<div align="center">
<img src="http://images.hardwarecanucks.com/image/akg/Storage/VX500/asd_r.jpg" border="0" alt="" /></div>


Anvil Storage Utilities Pro


<i>Much like AS-SSD, Anvil Pro was created to quickly and easily – yet accurately – test your drives. While it is still in the Beta stages it is a versatile and powerful little program. Currently it can test numerous read / write scenarios but two in particular stand out for us: 4K queue depth of 4 and 4K queue depth of 16. A queue depth of four along with 4K sectors can be equated to what most users will experience in an OS scenario while 16 depth will be encountered only by power users and the like. We have also included the 4k queue depth 1 results to help put these two other numbers in their proper perspective. All settings were left in their default states and the test size was set to 1GB.</i>
<div align="center">
<img src="http://images.hardwarecanucks.com/image/akg/Storage/VX500/anvil_w.jpg" border="0" alt="" /></div>
<div align="center">
<img src="http://images.hardwarecanucks.com/image/akg/Storage/VX500/anvil_r.jpg" border="0" alt="" /></div>


Once again this new series is optimized for shallower queue depths and at this, OCZ knocked it out of the park. The VX500 really does seem optimized for everyday usage scenarios.
 

SKYMTL

HardwareCanuck Review Editor
Staff member
Joined
Feb 26, 2007
Messages
12,841
Location
Montreal
IOMeter Results

IOMETER


<i>IOMeter is heavily weighted towards the server end of things, and since we here at HWC are more End User centric we will be setting and judging the results of IOMeter a little bit differently than most. To test each drive we ran 5 test runs per HDD (1,4,16,64,128 queue depth) each test having 8 parts, each part lasting 10 min w/ an additional 20 second ramp up. The 8 subparts were set to run 100% random, 80% read 20% write; testing 512b, 1k, 2k,4k,8k,16k,32k,64k size chunks of data. When each test is finished IOMeter spits out a report, in that reports each of the 8 subtests are given a score in I/Os per second. We then take these 8 numbers add them together and divide by 8. This gives us an average score for that particular queue depth that is heavily weighted for single user environments.</i>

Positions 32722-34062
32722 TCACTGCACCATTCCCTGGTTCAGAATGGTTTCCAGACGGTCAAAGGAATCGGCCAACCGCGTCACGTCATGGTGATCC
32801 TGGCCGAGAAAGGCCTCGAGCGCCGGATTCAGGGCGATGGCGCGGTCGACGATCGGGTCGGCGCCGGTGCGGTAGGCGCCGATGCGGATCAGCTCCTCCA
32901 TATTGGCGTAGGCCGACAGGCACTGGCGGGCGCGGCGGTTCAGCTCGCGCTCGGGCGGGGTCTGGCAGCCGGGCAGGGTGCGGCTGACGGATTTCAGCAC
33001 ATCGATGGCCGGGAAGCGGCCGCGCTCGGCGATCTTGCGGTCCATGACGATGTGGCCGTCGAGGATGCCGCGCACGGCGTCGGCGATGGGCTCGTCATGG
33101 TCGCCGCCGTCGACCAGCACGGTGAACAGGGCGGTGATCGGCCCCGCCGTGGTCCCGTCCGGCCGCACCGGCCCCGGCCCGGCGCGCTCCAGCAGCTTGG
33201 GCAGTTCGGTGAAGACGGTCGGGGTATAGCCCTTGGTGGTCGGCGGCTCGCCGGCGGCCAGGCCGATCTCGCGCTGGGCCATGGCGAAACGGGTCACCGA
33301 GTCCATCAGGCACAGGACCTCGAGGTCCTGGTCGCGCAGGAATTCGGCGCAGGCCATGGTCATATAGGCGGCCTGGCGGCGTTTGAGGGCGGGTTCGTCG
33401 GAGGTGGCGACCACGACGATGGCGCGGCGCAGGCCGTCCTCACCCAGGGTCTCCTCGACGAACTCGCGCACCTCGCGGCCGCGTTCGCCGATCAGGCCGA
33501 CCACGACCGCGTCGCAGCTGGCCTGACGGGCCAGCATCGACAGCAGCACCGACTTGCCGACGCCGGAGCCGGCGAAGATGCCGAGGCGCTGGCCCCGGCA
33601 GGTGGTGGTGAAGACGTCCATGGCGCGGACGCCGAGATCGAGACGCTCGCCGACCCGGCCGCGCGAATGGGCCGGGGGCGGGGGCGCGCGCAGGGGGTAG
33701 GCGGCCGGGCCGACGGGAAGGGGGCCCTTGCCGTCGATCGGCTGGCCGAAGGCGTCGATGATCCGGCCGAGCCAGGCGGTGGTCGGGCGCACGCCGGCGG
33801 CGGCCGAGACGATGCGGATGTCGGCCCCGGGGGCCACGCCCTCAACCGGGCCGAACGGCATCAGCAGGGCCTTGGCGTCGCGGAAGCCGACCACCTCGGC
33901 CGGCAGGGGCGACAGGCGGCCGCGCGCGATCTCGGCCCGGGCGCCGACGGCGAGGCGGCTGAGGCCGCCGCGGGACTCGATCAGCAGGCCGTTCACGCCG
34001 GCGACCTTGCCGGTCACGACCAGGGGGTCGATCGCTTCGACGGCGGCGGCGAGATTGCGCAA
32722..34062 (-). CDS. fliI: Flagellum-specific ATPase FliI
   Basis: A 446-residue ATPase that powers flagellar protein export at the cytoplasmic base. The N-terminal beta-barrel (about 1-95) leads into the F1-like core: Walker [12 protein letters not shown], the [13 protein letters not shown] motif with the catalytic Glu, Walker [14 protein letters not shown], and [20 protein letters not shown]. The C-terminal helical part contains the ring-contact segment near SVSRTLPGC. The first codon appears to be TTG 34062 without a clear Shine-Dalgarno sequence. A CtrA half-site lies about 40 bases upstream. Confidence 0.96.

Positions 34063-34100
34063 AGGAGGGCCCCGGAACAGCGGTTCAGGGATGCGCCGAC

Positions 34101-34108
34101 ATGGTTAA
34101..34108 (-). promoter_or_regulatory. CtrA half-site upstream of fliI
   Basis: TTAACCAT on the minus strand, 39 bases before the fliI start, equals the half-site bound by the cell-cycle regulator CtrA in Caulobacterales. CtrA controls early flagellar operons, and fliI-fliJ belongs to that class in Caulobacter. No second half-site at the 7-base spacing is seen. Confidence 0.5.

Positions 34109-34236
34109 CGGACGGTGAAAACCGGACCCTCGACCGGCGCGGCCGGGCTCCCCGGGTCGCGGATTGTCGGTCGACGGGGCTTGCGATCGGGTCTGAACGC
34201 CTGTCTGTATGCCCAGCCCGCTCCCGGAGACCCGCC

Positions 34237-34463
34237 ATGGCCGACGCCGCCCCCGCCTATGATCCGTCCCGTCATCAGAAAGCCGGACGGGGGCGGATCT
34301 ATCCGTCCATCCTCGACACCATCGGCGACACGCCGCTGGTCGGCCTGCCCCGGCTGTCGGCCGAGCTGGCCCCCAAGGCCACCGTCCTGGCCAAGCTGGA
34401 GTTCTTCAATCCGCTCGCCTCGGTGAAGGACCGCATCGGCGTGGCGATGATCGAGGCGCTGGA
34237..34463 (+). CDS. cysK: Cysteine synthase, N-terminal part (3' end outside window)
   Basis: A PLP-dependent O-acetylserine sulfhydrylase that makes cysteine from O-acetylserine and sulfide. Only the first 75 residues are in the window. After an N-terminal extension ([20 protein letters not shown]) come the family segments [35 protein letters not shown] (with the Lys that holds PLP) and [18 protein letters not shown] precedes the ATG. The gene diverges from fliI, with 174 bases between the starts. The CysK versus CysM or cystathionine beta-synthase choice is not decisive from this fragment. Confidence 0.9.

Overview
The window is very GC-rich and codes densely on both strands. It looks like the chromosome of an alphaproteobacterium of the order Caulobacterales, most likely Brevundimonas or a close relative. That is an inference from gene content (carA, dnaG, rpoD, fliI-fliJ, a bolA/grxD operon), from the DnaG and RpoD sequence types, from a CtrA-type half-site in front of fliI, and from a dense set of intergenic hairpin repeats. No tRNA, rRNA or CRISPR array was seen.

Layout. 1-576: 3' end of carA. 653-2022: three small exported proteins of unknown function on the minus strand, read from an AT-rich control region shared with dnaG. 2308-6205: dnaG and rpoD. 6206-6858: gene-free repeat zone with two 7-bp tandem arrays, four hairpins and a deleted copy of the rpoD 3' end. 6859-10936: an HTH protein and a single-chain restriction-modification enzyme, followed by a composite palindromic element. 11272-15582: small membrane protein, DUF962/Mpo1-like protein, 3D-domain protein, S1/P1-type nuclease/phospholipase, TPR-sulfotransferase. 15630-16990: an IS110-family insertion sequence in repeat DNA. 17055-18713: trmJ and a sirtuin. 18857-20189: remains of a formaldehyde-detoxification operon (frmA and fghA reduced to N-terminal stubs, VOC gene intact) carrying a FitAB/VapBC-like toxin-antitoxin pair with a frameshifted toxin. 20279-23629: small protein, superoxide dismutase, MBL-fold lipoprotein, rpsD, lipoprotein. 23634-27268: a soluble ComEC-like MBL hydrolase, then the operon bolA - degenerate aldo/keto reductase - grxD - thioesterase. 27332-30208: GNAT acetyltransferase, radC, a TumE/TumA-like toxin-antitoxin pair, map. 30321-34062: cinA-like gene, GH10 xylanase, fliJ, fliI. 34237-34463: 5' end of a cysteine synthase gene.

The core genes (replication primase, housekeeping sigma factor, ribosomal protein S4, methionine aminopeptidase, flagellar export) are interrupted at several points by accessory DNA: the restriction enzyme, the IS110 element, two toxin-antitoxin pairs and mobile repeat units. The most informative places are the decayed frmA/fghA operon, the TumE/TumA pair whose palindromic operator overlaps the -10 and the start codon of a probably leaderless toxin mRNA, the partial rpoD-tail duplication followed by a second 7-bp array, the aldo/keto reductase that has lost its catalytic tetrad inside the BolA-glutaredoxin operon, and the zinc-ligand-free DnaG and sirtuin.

<div align="center">
<img src="http://images.hardwarecanucks.com/image/akg/Storage/VX500/iom.jpg" border="0" alt="" />
</div>
This is the first synthetic result that shows the difference a lack of secondary RAM buffer makes. Put simply both models are decent at workstation scenarios but the VX500 1TB model is noticeably superior to the VX500 512GB.
 

SKYMTL

HardwareCanuck Review Editor
Staff member
Joined
Feb 26, 2007
Messages
12,841
Location
Montreal
Windows 8 / Adobe CS5 Load Time

Windows 8.1 Start Up with Boot Time A/V Scan Performance


<i>When it comes to hard drive performance there is one area that even the most oblivious user notices: how long it takes to load the Operating System. We have chosen Windows 8.1 64bit Pro as our Operating System with all 'fast boot' options disabled in the BIOS. In previous load time tests we would use the Anti-Virus splash screen as our finish line; this however is no longer the case. We have not only added in a secondary Anti-Virus to load on startup, but also an anti-malware program. We have set Super Anti-Spyware to initiate a quick scan on Windows start-up and the completion of the quick scan will be our new finish line. </i>
<div align="center">
<img src="http://images.hardwarecanucks.com/image/akg/Storage/VX500/boot.jpg" border="0" alt="" /></div>


Adobe CS5 Load Time


<i>Photoshop is a notoriously slow loading program under the best of circumstances, and while the latest version is actually pretty decent, when you add in a bunch of extra brushes and the such you get a really great torture test which can bring even the best of the best to their knees. Let’s see how our review unit fared in the Adobe crucible! </i>
<div align="center">
<img src="http://images.hardwarecanucks.com/image/akg/Storage/VX500/adobe.jpg" border="0" alt="" /></div>

Now that we move away from synthetic tests and into more real world scenarios the VX500 series can really stretch its legs! Simply put these results are everything anyone would want in a 2016 mainstream model.
 

SKYMTL

HardwareCanuck Review Editor